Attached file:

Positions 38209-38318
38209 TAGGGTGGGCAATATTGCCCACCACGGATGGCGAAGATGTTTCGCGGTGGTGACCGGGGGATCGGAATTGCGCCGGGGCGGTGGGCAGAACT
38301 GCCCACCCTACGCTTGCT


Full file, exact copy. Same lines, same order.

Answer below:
Positions 38209-38318
38209 TAGGGTGGGCAATATTGCCCACCACGGATGGCGAAGATGTTTCGCGGTGGTGACCGGGGGATCGGAATTGCGCCGGGGCGGTGGGCAGAACT
38301 GCCCACCCTACGCTTGCT